In order to qualify for this amount, you must be the sole supporter of a dependent who was living with you in 2014—meaning you do not have a spouse or common-law partner or you were not living with or being supported by a spouse or common-law partner. The dependent must be your parent, grandparent, child, grandchild or sibling (by blood, marriage, common-law partnership or adoption). In the case of a child, grandchild or sibling, the individual must be under 18 years of age or have a mental or physical impairment.

There are many qualifying criteria and exceptions to this credit, so visit the Canada Revenue Agency’s website for full details.

» Learn more about the Eligible Dependent Credit

Public Transit Tax Credit
If you, your spouse and/or your kids under the age of 19 purchased public transit passes in 2014, you can claim them. This applies to monthly passes, as well as shorter passes if the passes allowed you to travel unlimited for 20 days within a 28-day period. If you used electronic payment cards, you must have taken 32 one-way trips per month in order to claim the value for this credit.

Be sure to hang on to all receipts as well as your actual passes—those are necessary in order to claim this expense.

» Learn more about the Public Transit Tax Credit>

Medical Expenses Credit
There is a long list of medical expenses that are eligible for tax credits (get the full list here), including some fertility treatments and prenatal and postnatal treatments. You can also claim eligible medical expenses for dependents.

» Learn more about the Medical Expenses Credit

Adoption Expenses Credit
If you adopted a child under the age of 18 in 2014, you can claim up to $15,000 in adoption fees per adopted child.

Adoption fees include money paid to a licensed adoption agency, court and legal costs, document translation, necessary travel expenses, mandatory fees required by a foreign institution and for immigration purposes, plus any other fees required by the provincial or Canadian government. Get more details about eligible adoption periods here.

» Learn more about the Adoption Expenses Credit

Child Care Expense Deduction
To qualify for this credit, you must have paid another person to care for your child so you could do one of the following: earn income from employment, conduct your own business, attend school or perform research under a grant.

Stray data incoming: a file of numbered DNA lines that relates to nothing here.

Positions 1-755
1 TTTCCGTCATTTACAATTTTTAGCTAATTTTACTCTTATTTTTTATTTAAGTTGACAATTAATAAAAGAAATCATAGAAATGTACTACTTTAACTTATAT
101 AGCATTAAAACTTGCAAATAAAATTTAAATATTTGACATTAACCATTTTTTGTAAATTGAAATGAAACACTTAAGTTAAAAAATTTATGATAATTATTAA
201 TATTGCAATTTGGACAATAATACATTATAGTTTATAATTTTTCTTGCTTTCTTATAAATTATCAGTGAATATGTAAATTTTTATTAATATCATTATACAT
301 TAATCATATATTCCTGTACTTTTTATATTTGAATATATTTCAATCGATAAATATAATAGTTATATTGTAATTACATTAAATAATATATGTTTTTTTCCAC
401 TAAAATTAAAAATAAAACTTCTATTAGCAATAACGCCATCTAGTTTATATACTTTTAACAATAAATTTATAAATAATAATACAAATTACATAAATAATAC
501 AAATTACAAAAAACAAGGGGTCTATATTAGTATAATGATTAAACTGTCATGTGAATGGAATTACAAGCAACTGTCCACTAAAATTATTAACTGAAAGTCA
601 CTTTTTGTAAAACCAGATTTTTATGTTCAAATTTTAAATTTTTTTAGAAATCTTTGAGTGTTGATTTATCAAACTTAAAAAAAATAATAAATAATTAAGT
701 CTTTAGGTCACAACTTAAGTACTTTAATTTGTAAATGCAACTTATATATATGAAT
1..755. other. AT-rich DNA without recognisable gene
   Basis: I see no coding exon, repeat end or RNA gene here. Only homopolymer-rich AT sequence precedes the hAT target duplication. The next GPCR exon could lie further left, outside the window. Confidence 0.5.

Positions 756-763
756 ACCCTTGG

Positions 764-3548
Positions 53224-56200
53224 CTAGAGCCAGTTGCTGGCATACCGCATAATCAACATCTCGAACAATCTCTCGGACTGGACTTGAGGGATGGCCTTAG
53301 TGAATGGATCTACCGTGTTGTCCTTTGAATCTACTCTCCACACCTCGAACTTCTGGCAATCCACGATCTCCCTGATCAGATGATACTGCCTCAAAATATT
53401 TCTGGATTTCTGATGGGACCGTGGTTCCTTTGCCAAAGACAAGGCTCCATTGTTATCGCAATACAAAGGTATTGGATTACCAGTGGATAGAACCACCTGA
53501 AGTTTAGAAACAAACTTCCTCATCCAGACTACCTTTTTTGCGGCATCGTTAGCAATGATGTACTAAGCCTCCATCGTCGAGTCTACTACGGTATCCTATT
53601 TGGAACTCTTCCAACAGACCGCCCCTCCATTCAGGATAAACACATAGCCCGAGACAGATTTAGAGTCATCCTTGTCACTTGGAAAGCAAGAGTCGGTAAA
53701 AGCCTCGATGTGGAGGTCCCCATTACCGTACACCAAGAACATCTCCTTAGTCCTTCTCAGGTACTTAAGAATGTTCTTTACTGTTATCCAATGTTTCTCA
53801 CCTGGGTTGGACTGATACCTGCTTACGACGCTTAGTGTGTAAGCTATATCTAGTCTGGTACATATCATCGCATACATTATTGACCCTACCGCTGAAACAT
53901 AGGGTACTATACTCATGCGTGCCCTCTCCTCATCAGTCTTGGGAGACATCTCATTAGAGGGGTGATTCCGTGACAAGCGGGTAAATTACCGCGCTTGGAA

You can claim up to $7,000 per child six years old or younger, and $4,000 per child aged seven to 16. However, if your child has a physical or mental disability, you can claim up to $10,000.

Aside from daycare and nursery school payments, the deduction also considers payments for boarding schools, day camps, overnight camps, nanny services and more. Visit the CRA’s website for a complete list of eligible claims.

If you have a partner or spouse, the person with the lower net income (including zero) must file the claim. The amount claimed cannot be greater than two-thirds of that partner’s earnings.

» Learn more about the Child Care Expense Deduction

Child Tax Credit
This tax credit for parents of kids under 18 years has been replaced with the enhanced UCCB as of the 2015 taxation year.

Note: The Child Tax Credit is not to be confused with the Canada Child Tax Benefit. While the Child Tax Credit is being replaced by the enhanced UCCB (get more information here), the Canada Child Tax Benefit remains in effect.

Want to learn more? Tap into books, courses and smart tips to help with your tax literacy at knowledgebureau.com

This article originally appeared on Today’s Parent.

2 comments on “Guide to family tax credits

  1. “If you have a partner or spouse, the person with the lower net income (including zero) must file the claim. The amount claimed cannot be greater than two-thirds of that partner’s earnings.” Isn’t 2/3 of zero nothing? Why would you claim this with zero income?

    Reply

    • Unfortunately, if the lower income spouse has low or no income, there would be no benefit to claim childcare expenses. The reasoning behind the childcare expense deduction would be to allow a second spouse to earn employment income.

      Reply

Leave a comment

Your email address will not be published. Required fields are marked *